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Old January 7, 2014, 07:29 PM   #1
Jack O'Conner
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Join Date: July 11, 2005
Location: Lancaster County, Pennsylvania
Posts: 1,475
Flintlock hunting in Pennsylvania

Last Saturday my son-in-law and I drove up north to the Appalachian Mountains for flintlock deer hunting. It’s steep country with abundant hardwoods and vast tracts of public land. About 4 inches of snow covered the ground. We met up with nine other friends from church to hunt by organized drives. The guys drive and post the same places every year. Temperature was 0 degrees but I wasn’t cold at all due to adequate clothing and almost new Rocky insulated boots with liners.

My first post was a corner where a forest road turns to form a right angle. Less than 30 minutes on post two does crossed the road in front of me but were moving in high gear. One circled back toward me but I couldn’t get a shot due to the animal’s bounds and speed. Dan got a shot at about 35 yards but missed. I was a driver for next hunt. We switched off to make it even.

We headed back to the cabin for lunch and to warm up some. More plans were laid out for the afternoon drives. This time I was on post about 45 minutes when I heard several shots fired. A herd of deer crossed between me and the next post. I’d estimate that 12 deer were within this bunch. I swiftly moved closer and knelt down in the snow. Before long a big doe came straight at me and I fired when the sights looked right. It was a facing shot at about 25 yards in thick brush. The doe lurched sideways at the shot but bounded away through the cloud of smoke. No blood was observed. I followed the tracks for about half hour but did not find blood. It was a miss! The other guys missed also. Shucks.

I was a driver for the next two drives and still more shots were fired but no animals were hit or downed. For the last drive I was posted along the edge of a field but didn’t see or hear anything. In summary, I had fun with the guys but I truly do not care for this style of hunting very much. The animals were always on the fast move and shots were rushed. I should also mention that these primitive ignition rifles with iron sights are less than ideal compared to a scoped 30-30 carbine. During the group hunts: 34 deer were sighted, 10 shots were fired and no deer were taken! But my guess is that results would’ve been much better with modern rifles.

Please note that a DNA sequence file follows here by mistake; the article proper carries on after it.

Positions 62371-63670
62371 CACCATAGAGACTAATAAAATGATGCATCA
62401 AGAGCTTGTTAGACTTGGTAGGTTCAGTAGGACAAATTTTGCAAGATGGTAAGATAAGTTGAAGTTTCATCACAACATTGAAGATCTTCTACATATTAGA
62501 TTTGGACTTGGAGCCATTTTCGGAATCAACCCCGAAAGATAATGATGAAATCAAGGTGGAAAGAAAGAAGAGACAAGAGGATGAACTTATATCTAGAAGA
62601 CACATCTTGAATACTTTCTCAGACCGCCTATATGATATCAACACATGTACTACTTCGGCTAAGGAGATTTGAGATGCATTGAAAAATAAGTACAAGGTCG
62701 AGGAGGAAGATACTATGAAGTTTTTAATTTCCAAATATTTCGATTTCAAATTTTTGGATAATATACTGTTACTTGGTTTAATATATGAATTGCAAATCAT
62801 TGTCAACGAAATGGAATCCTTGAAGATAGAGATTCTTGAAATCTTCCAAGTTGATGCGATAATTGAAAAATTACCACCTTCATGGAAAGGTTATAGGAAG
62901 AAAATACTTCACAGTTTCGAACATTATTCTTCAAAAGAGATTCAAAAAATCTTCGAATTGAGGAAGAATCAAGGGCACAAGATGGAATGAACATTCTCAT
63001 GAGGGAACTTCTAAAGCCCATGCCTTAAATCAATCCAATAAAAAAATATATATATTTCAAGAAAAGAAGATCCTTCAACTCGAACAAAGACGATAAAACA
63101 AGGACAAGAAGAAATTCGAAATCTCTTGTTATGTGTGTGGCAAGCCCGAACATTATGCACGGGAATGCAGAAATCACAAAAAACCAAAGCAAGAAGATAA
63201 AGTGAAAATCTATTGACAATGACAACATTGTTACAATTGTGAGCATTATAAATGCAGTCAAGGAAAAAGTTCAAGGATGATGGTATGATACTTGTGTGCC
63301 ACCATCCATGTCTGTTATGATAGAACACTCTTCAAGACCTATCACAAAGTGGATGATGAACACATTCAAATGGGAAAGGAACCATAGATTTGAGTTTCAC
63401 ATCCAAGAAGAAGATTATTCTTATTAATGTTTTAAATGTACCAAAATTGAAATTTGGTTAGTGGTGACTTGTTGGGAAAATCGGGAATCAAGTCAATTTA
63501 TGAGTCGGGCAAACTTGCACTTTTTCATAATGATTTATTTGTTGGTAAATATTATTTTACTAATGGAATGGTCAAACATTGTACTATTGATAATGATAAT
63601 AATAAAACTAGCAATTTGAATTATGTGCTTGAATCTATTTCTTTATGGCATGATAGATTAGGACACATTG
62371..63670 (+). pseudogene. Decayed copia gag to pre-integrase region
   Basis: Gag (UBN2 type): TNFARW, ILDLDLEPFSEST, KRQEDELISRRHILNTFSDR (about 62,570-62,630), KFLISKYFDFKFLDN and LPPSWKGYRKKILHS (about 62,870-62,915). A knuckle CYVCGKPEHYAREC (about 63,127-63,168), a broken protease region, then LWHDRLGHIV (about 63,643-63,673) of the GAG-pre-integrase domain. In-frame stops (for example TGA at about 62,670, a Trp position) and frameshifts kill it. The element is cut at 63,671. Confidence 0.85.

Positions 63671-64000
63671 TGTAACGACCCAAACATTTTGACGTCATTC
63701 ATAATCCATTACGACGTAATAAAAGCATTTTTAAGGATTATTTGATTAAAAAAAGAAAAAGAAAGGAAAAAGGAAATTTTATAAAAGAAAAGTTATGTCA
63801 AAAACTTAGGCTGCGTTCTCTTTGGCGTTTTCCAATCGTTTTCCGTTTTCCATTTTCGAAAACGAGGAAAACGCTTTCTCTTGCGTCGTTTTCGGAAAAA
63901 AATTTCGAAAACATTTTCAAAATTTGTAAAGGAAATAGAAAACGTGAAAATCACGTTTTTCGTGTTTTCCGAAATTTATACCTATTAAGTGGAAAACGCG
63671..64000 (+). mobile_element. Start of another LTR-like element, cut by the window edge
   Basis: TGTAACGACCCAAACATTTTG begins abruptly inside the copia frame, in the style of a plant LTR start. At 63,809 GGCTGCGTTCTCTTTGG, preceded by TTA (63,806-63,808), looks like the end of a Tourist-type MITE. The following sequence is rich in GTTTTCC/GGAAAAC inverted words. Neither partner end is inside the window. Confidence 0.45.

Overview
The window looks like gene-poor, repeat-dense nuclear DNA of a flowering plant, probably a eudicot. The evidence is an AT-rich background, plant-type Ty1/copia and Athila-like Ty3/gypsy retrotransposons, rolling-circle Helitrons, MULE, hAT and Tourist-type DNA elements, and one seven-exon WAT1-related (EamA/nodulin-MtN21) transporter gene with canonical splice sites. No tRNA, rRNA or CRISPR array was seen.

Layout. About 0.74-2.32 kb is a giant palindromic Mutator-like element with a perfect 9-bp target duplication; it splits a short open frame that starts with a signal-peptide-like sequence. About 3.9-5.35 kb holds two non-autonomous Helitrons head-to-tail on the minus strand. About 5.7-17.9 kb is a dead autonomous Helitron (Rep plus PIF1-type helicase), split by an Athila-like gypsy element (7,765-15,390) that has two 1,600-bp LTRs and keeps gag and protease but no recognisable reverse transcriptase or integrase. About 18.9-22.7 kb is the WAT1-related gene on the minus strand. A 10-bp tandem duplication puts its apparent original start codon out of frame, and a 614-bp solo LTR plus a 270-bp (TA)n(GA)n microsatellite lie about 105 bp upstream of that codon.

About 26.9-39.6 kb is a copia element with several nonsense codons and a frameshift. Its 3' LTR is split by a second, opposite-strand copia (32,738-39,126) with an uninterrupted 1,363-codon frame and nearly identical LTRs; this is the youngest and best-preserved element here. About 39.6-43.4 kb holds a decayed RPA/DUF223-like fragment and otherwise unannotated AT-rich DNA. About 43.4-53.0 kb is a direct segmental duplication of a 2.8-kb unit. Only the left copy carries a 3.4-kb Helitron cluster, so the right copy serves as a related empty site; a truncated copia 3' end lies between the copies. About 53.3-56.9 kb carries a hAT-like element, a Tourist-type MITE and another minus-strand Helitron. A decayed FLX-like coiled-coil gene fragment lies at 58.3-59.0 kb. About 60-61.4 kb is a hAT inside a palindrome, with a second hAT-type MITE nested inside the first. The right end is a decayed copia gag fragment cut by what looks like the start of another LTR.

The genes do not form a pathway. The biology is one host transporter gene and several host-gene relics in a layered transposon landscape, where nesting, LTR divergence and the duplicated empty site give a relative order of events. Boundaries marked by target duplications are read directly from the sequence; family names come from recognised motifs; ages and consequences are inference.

I bought the Rocky boots off eBay for less than $50.; the seller advertised that he’d only worn them twice because sized too big for his feet. But I wore wool socks and they fit me perfectly! They’re not heavy like Sorels although same basic features were noted. Lightweight liners are crafted from modern materials.

Jack
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Old January 7, 2014, 10:26 PM   #2
Gunplummer
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Join Date: March 11, 2010
Location: South East Pa.
Posts: 1,436
Once and a while I will run down to Bucks County during the extended doe season. I was there last year and the Amish put on a drive right through there. Not a half hour later I saw a deer wander through. It is thick with saplings, boulders, and down trees. I never got a shot but heard others shoot nearby once and a while. Nobody got one that I know of, but a lot of guys in the parking area at the end of the day said they missed sneaking deer. It is so thick in there I bet there are deer that have been shot at 5-6 during the season. That is a shotgun area. Just because the deer are sneaking slowly along does not make them an easy target. Most of the time you can't tell if it is a legal deer. I think you would have to burn the place to get some of those deer out of there.
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Old January 8, 2014, 03:46 PM   #3
ligonierbill
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Join Date: May 20, 2007
Posts: 755
Those rock locks can be tough to shoot well. Even a well tuned lock with a sharp flint has a longer lock time than a modern rifle. They can be fired very accurately, though. A guy I knew had a target in his shop he was very proud of - 75 yd offhand and 5 in about 3/4". When I complimented him on his shooting, he said, "Yep, that got me second place."
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